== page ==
The line here ran almost due north-south. No Man’s Land, a maze of old wire and disused trenches, was typically 250-300 yards in width. Mining activity was at its highest where No Man’s Land was at its narrowest and at these points the ground was pockmarked with large craters. Saps from both lines snaked out to the craters, each side attempting to possess them. The German firing line curved around the lips of several craters. The main British line, Doublemont, was deep, well revetted and much traversed; the company HQs were sited here. A semicircle of trenches, Paris Redoubt, bulged outwards to form a salient, with an outpost line running northwards on one side, while a patchwork of saps and crater lips formed another firing line on the southern side.
On 4th September, Archie’s ‘D’ Company were in the line on the left (north) when the Germans detonated a mine under the Claudot Sap. Captain Tinlin ordered his men forward to hold the near lip of the new crater and held the Germans at bay, denying them possession of the far lip for as long as they could. 4 men were killed and 18 wounded. Later in the month, the Germans brought up heavier mortars, which threw 100lb shells, and began to pound the Paris Redoubt into oblivion; the lighter Stokes mortars of the British were powerless to stop them. Several days of rain brought an end to the barrage but caused more damage than the mortar in the end as the waterlogged sides of the trenches collapsed.
A raid was mounted on the German trenches on the night of 30th September and carried out with “gallantry and determination”. The 47 men taking part blackened their faces and wore football jerseys and bombing shields and were organised into four parties: two to block the German trench on the left and right, one to provide cover from No Man’s Land and a fourth, the “Body Snatchers” who would take prisoners and investigate dug-outs for useful intelligence. The operation was supported by artillery throughout. No dug-outs were found but 5 prisoners were captured and several other Germans were killed. Four men were decorated for their actions during the raid but nine were killed, wounded or missing.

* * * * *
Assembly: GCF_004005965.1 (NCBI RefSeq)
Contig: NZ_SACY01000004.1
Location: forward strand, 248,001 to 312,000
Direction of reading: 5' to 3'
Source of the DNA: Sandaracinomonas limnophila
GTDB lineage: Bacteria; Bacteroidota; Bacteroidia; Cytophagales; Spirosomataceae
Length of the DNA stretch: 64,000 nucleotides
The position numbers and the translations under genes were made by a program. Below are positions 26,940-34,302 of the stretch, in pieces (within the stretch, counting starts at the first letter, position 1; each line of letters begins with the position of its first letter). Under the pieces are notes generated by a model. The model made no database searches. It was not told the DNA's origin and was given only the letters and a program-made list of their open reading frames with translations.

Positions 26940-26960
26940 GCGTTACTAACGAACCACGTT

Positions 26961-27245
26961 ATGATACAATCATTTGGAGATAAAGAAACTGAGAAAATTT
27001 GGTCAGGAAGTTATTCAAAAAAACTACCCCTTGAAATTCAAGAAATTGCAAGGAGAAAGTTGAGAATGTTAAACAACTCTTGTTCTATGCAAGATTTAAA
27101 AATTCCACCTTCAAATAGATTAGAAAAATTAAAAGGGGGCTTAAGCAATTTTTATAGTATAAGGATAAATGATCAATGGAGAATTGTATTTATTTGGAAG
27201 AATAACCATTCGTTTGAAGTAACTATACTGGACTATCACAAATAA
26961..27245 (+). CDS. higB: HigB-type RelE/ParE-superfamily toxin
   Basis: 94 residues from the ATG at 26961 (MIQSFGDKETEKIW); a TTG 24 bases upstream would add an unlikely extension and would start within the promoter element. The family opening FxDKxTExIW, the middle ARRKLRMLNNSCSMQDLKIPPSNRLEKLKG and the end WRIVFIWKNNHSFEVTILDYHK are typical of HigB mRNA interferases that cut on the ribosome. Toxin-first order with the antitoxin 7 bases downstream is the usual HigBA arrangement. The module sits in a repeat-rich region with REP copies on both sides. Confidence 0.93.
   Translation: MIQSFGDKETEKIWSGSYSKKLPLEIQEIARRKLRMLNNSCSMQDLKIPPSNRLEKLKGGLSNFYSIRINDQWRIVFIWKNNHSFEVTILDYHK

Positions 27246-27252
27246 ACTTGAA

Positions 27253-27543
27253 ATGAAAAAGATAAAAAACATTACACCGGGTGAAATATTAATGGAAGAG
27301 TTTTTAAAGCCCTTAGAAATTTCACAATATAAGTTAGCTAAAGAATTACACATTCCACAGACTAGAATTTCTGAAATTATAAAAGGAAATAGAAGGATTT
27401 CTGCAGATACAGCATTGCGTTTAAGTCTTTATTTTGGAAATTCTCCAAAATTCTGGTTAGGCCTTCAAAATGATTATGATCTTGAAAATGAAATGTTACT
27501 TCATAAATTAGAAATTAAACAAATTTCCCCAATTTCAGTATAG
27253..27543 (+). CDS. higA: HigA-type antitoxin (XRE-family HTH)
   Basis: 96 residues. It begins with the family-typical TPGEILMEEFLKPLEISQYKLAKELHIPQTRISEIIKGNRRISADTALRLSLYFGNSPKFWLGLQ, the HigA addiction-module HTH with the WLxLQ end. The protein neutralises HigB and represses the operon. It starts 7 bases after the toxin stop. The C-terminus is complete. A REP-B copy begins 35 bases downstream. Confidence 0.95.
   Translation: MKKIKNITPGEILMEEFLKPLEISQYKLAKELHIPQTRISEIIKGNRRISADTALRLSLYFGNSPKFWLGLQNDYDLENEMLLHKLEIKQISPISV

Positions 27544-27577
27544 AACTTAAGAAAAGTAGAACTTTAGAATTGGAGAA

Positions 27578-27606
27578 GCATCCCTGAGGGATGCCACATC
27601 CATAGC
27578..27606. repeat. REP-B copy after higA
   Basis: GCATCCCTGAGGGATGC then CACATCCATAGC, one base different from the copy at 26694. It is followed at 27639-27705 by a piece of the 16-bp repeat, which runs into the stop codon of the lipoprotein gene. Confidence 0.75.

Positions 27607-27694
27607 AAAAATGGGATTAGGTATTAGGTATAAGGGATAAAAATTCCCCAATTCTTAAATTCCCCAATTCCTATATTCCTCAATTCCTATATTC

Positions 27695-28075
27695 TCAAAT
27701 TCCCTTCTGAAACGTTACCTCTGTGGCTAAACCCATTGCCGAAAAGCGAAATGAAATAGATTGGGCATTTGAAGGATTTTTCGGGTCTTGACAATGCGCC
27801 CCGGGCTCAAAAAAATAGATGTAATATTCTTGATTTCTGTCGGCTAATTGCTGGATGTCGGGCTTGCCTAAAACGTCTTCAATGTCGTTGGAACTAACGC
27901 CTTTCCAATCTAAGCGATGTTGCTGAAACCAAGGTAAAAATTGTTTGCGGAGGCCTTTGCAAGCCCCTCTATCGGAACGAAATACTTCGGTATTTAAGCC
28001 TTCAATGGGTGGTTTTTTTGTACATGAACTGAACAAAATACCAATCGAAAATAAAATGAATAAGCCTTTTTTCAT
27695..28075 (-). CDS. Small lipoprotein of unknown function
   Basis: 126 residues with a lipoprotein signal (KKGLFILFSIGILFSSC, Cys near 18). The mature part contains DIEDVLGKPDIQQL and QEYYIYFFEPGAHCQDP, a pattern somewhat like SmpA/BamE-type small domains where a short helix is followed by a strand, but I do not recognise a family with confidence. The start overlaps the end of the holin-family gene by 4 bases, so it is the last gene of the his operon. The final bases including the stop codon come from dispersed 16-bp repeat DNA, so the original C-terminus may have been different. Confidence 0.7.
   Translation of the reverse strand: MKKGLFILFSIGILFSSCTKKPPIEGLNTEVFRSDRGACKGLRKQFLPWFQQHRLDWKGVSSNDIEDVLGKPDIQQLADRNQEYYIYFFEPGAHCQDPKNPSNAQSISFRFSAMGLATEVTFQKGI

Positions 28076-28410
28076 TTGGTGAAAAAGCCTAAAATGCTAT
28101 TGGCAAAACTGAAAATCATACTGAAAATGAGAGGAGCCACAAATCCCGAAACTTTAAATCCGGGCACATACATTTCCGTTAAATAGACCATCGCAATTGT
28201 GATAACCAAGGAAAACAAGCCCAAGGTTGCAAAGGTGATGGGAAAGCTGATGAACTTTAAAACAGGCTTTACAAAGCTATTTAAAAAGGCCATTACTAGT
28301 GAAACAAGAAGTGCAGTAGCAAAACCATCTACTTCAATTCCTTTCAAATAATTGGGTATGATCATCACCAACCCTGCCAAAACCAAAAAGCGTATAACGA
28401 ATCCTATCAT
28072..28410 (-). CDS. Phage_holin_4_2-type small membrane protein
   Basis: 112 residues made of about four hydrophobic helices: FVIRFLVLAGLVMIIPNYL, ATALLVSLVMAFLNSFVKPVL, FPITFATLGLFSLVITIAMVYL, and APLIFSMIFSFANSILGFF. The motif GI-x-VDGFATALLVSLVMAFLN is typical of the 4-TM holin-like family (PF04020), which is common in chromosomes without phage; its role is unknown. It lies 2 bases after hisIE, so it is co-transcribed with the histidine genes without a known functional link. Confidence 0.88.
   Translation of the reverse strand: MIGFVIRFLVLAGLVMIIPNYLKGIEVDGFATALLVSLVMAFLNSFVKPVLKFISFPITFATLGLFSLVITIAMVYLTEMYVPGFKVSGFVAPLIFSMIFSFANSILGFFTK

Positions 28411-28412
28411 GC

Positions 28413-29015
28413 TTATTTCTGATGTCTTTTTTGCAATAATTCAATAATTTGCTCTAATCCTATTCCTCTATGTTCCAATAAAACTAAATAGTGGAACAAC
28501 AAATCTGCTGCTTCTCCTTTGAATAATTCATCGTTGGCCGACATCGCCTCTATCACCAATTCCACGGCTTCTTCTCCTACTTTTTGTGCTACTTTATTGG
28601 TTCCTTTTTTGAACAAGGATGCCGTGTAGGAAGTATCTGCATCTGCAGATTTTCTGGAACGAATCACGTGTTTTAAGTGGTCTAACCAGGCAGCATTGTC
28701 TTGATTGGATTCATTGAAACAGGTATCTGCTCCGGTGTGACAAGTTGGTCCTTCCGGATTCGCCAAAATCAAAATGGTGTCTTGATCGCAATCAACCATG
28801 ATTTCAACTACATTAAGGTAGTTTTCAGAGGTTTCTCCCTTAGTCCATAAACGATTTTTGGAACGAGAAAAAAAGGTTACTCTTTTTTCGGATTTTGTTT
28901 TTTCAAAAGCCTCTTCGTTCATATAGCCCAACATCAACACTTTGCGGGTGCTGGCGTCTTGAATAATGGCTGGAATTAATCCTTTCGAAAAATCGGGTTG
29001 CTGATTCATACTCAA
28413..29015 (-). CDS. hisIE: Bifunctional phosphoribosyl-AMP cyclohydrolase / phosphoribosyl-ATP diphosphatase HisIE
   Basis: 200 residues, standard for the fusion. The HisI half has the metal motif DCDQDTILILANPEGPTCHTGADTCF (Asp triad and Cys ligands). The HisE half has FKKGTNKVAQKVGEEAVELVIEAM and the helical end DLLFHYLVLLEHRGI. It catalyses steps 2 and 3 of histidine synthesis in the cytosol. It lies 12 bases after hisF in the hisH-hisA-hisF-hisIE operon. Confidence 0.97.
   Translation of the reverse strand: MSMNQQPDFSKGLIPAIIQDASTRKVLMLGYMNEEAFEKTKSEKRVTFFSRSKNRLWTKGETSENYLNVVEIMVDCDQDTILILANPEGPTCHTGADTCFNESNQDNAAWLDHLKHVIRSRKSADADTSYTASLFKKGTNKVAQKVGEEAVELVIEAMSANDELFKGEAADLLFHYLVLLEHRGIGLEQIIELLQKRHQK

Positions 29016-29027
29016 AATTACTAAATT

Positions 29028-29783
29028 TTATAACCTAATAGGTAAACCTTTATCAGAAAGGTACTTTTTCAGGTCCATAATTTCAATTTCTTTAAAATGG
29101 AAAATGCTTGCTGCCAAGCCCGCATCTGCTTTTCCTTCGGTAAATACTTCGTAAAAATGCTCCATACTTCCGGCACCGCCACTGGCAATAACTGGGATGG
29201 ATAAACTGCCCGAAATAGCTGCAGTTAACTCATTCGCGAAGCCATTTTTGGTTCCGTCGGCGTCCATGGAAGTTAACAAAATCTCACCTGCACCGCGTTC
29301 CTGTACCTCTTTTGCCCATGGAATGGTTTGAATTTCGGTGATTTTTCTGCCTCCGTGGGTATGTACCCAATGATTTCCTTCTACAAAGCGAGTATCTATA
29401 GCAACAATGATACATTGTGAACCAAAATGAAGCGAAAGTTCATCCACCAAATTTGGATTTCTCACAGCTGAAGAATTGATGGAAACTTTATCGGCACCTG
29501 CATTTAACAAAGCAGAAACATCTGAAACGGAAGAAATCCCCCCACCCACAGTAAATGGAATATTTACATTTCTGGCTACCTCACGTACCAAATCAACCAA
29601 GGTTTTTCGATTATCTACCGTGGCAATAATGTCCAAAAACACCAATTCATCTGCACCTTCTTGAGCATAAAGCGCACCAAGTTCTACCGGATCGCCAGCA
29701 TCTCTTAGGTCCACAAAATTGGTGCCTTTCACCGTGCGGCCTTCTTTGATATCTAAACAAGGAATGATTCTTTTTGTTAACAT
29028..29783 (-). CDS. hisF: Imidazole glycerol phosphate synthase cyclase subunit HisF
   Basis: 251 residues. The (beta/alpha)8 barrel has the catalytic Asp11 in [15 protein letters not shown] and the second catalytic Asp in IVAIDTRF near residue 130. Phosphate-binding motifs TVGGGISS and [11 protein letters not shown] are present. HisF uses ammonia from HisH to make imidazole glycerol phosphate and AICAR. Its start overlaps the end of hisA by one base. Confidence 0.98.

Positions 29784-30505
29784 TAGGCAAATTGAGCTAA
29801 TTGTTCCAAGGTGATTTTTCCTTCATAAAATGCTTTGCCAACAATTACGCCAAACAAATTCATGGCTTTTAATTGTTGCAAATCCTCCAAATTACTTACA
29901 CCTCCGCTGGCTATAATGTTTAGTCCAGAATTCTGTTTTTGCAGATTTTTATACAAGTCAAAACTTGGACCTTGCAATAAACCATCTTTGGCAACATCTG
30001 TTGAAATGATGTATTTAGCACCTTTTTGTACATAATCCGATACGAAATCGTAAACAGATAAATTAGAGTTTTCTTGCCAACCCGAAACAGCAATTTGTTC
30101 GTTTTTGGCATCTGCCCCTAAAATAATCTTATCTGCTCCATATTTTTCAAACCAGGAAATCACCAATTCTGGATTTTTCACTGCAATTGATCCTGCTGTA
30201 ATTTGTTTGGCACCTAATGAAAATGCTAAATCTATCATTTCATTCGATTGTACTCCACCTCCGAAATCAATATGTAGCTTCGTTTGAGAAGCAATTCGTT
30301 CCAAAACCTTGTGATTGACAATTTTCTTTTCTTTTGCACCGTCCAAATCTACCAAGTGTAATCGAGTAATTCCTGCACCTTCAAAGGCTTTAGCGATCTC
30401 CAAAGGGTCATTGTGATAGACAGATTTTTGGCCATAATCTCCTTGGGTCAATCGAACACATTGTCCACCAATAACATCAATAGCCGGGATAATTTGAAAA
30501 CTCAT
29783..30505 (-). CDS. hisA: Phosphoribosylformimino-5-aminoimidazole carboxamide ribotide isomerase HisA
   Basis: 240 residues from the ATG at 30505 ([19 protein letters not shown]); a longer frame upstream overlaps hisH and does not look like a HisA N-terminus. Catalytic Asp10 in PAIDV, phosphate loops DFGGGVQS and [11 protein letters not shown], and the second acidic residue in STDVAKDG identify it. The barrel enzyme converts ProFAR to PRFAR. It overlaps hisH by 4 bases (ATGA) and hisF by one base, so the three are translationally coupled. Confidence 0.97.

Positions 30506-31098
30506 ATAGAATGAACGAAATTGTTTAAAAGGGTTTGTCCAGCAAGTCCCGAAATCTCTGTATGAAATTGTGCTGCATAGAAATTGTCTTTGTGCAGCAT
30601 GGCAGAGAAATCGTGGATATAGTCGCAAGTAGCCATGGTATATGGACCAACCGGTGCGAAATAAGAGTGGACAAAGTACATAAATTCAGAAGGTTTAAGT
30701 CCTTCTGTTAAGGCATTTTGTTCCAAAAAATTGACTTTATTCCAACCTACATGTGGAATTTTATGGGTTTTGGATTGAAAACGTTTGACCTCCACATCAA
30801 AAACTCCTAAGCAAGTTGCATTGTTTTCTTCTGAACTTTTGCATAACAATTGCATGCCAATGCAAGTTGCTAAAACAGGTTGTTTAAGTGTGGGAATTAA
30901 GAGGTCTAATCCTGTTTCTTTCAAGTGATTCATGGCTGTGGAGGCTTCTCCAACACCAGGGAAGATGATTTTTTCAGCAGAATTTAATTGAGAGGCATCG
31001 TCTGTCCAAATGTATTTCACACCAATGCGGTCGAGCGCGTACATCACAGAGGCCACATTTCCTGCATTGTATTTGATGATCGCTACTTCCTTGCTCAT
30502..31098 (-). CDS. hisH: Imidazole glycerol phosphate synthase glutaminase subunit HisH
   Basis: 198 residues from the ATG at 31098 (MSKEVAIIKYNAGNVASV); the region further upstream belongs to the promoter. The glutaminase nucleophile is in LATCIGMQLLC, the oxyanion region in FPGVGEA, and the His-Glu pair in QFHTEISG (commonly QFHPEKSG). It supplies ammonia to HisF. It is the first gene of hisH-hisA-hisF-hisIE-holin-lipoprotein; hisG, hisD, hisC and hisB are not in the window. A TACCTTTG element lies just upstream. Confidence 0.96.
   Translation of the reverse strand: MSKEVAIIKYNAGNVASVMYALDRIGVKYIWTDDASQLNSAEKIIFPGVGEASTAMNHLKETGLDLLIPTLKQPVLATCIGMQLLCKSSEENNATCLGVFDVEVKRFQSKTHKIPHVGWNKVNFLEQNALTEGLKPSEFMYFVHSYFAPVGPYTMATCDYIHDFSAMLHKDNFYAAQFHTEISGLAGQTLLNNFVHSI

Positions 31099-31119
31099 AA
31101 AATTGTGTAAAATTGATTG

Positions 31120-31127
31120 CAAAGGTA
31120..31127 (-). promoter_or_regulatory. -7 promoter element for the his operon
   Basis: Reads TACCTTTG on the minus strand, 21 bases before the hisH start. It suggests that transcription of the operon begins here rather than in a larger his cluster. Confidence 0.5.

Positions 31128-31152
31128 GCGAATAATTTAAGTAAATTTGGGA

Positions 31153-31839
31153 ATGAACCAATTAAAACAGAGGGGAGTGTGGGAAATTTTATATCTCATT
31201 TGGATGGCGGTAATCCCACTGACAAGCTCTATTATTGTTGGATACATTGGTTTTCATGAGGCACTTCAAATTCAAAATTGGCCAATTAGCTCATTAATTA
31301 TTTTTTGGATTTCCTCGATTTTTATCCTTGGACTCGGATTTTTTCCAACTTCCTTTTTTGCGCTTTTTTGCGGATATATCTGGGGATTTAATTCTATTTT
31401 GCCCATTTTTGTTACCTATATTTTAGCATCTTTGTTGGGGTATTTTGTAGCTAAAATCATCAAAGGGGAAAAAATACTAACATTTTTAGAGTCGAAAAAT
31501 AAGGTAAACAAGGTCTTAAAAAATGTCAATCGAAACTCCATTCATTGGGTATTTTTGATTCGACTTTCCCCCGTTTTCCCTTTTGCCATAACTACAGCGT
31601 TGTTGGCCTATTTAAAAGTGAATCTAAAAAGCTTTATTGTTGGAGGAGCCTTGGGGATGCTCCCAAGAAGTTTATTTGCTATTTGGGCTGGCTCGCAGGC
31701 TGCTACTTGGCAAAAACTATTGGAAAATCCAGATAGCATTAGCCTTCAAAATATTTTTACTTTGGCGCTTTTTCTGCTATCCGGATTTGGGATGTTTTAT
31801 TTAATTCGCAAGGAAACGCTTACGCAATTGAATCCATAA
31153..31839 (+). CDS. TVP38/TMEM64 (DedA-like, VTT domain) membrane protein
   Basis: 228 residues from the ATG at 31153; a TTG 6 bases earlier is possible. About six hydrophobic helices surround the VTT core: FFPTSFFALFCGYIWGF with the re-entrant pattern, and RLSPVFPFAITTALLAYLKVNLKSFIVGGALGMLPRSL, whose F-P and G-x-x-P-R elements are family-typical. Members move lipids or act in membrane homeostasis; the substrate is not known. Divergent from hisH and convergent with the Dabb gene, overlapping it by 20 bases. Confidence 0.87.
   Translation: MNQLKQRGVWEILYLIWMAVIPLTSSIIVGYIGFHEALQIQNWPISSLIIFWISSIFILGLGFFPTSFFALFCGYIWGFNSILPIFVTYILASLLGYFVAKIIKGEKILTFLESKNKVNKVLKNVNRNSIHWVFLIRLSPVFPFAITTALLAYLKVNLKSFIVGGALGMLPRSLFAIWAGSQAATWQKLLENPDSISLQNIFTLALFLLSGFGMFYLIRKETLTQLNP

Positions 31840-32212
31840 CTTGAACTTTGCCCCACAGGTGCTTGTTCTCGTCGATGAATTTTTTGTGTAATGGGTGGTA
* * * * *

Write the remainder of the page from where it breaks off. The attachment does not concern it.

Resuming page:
When they returned to the trenches a week later, they found that the line south of the Paris Redoubt had practically been obliterated and was still bombarding the area with heavy shells. The decision was taken to only hold a series of outposts on the lips of the craters rather than a continuous line. After four days and nights of constant bombardment, the line had completely ceased to exist. They left the line via Territorial Trench on the morning of the 13th, heading for a short rest at Bray.
They were back in the line a week later. Unknown to the Scottish, it was to be an unexpectedly short 4-day tour and their last on the Western Front. In November, they would train for action on the Somme but were then transferred to Salonica, on the Balkan Front. In that final week in France, seven men were killed and twelve wounded. Archie was among the fallen, killed in action on 20th October, most likely the victim of a sniper or a trench mortar. He was 30 years old.
Archie is buried in Maroeuil British Cemetery. His headstone inscription, chosen by his mother, reads: “Jesus said Lo, I am with you always even unto the end of the world.” He is commemorated on the Banstead War Memorial, on the London, Brighton & South Coast Railway War Memorial at Victoria Station, on the Banstead Cricket Club Roll of Honour, on the London Scottish War Memorial in their Regimental Headquarters in Horseferry Road, on the Tonge family grave, on the Garton Memorial in All Saints’ churchyard, on the memorial panels in the Lady Chapel at All Saints’ and in the All Saints’ Book of Men Who Served Overseas.
Archie was commemorated at All Saints’, Banstead, on the 100th anniversary of his death, 20th October 2016. The churchyard flag was flown at half mast and a service of remembrance was held during which a bell was tolled 100 times by representatives from Banstead Cricket Club and the Royal Mail.